Much like dogs and cats, many smaller critter companions need help maintaining their dental health too. The presence of bacteria after eating, that build plaque and tartar on the teeth, can expose them to periodontal disease and a potential risk to their kidneys, heart and/or liver. They are also prone to experiencing other dental issues that cats or dogs do not suffer from.
For instance, rabbits, guinea pigs and chinchillas have continuously growing/erupting cheek teeth and incisors (the small ones up front). Hamsters, gerbils and other small rodents have continuously growing teeth as well but only the incisors. These teeth must be worn down or they can cause dental issues like root impaction, reserve crown disease, abscesses and sharp spurs that can cut their cheeks and/or tongue. Misalignment of teeth is common, and many health conditions are secondary to these dental problems.
Common signs of periodontal disease in small animals;
- Decreased appetite
- Dropping food
- Salivating excessively
- Elongation of teeth
More severe signs are nasal discharge, eye discharge, bulging eyes or discharge under jaw.
Including enough rough fibre by using long stem hays/grasses like Timothy Hay in their diet can help wear down the teeth, as it requires the side-to-side grinding motion that helps control dental growth. Toys like chew blocks, hanging chew charms, grass rings/balls, and sticks (of appropriate wood and size) are great choices to help the balance between tooth growth and tooth wear, and keeps them stimulated and entertained.
Ferrets are true carnivores, like cats, and can benefit from the same dental care, whether you choose toothbrushing, chews or raw meaty bones to work off the plaque and tartar. It is always a good idea to regularly check your pet’s teeth and oral health. Ferrets are prone to breaking their canines by chewing on the cage, exposing them to tooth-root infection.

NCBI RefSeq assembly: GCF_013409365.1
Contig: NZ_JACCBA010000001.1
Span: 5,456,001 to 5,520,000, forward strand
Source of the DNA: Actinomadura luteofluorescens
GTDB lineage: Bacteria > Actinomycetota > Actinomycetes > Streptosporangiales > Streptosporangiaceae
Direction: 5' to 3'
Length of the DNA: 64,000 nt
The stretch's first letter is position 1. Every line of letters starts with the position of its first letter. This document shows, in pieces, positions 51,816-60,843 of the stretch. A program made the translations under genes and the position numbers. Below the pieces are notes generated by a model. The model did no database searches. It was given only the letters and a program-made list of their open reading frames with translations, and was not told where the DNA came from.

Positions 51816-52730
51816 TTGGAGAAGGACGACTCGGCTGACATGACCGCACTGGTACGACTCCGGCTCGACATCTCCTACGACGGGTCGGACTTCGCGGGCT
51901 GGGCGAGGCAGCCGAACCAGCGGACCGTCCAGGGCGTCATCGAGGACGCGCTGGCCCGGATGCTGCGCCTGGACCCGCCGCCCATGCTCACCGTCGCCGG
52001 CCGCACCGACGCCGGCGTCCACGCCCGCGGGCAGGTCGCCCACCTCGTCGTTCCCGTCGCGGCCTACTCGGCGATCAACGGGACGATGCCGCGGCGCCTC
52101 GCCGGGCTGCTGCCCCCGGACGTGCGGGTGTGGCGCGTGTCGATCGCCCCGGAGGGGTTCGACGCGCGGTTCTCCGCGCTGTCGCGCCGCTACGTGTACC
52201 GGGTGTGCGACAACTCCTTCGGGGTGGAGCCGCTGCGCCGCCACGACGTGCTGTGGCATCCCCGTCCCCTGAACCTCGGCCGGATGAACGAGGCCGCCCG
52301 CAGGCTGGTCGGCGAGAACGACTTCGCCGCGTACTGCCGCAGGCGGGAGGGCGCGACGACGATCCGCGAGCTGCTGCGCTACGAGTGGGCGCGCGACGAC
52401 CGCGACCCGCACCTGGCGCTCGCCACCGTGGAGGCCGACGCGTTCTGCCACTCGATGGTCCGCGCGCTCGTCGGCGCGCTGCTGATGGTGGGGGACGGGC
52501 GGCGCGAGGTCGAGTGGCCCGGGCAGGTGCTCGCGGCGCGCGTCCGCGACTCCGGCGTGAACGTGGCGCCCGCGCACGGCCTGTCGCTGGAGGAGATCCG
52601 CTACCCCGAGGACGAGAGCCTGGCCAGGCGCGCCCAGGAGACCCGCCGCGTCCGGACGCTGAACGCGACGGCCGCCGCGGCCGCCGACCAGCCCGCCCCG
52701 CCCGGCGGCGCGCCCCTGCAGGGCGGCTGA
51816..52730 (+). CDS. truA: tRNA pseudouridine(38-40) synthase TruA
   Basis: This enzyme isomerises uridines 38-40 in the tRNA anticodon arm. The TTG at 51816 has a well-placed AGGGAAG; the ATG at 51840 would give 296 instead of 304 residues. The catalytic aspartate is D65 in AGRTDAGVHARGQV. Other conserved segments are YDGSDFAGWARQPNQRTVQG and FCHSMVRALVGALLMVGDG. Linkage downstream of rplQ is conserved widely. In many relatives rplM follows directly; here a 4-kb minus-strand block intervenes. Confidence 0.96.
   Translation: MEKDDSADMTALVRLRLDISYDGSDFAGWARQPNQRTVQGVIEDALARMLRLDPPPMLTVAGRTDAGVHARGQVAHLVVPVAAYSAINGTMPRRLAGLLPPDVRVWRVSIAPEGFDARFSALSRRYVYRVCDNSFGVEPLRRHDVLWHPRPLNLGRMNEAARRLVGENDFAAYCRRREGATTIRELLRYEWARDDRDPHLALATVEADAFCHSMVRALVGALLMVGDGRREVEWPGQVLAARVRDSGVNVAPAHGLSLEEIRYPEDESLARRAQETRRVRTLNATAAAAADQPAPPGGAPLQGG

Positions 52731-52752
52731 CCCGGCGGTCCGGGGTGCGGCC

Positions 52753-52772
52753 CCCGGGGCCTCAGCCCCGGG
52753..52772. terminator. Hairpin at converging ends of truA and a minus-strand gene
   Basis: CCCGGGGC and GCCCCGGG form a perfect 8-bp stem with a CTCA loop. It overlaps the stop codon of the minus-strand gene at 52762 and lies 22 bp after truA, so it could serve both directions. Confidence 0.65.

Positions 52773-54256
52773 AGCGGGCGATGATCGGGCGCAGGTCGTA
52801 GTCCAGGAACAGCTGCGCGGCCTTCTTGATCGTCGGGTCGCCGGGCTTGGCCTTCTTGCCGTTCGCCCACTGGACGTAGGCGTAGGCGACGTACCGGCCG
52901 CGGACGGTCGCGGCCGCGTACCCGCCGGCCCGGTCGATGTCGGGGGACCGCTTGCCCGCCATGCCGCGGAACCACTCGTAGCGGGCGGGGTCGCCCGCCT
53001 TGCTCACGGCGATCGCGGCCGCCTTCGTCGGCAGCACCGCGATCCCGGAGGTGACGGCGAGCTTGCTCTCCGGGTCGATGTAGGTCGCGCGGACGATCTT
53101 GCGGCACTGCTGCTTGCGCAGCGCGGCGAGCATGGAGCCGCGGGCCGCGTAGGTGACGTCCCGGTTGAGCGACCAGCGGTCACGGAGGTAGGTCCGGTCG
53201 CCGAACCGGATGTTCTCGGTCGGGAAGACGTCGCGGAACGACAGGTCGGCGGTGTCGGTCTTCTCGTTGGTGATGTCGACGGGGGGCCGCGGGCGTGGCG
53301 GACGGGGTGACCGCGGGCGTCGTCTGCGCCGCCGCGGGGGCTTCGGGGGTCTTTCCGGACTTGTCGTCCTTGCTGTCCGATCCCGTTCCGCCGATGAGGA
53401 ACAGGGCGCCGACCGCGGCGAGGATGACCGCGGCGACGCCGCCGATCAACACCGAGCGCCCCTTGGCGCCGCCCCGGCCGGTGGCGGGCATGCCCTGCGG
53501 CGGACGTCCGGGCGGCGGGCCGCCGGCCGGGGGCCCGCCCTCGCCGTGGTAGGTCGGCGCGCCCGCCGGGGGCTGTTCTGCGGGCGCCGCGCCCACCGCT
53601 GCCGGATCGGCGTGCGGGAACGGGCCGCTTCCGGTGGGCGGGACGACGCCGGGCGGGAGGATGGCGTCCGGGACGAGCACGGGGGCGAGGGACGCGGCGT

When it comes to birds’ dental health, they do not have teeth and do not suffer from the resulting diseases. However, much like teeth, beaks can be misaligned, and overgrown, and regular maintenance may be required. To avoid any health issues resulting from an overgrown beak, use chew toys to help wear the beak down and prevent too much growth.
The category of reptiles is so large and covers many different species, so I will briefly touch on a few. Not all reptiles have teeth; turtles and tortoises do not, where as most snakes and lizards do. The common signs of periodontal disease are decreased water or food intake, thickening saliva, yellow plaque or puss, swelling of oral tissue or face (seek veterinary attention). Some snakes and lizards replace their teeth constantly while some take months or years to replace and may require care to avoid damaging them. This would include feeding only the specialized diets these species are meant to eat and nothing too hard that could break their teeth. The most common dental issues these species encounter is mouth rot or ulcerative stomatitis, which is an infection in the gums and mouth caused by small cuts and food stuck in their oral cavity. Snakes and lizards are most vulnerable. If you see food stuck in the oral cavity it is suggested to gently open the mouth, and remove item with a soft, small cotton swab. Keep in mind that the smaller the reptile the more fragile they are.
Bearded Dragons’ dental structures differ from other reptiles as their teeth are directly rooted into their jawbones, and as such they are predisposed to infection and inflammation to the bone. When their teeth are lost/damaged they are not replaced, like chameleons. Best prevention is to regularly clean the teeth. It’s suggested about every other day or at least once a week. Typically done with a dampened cotton swab to rub the plaque off the teeth.
The key to good dental health with small animals and exotics is a proper diet, regular care and the proper toys to limit plaque build up and work off any presence of tartar and of course, check ups with the Veterinarian when needed.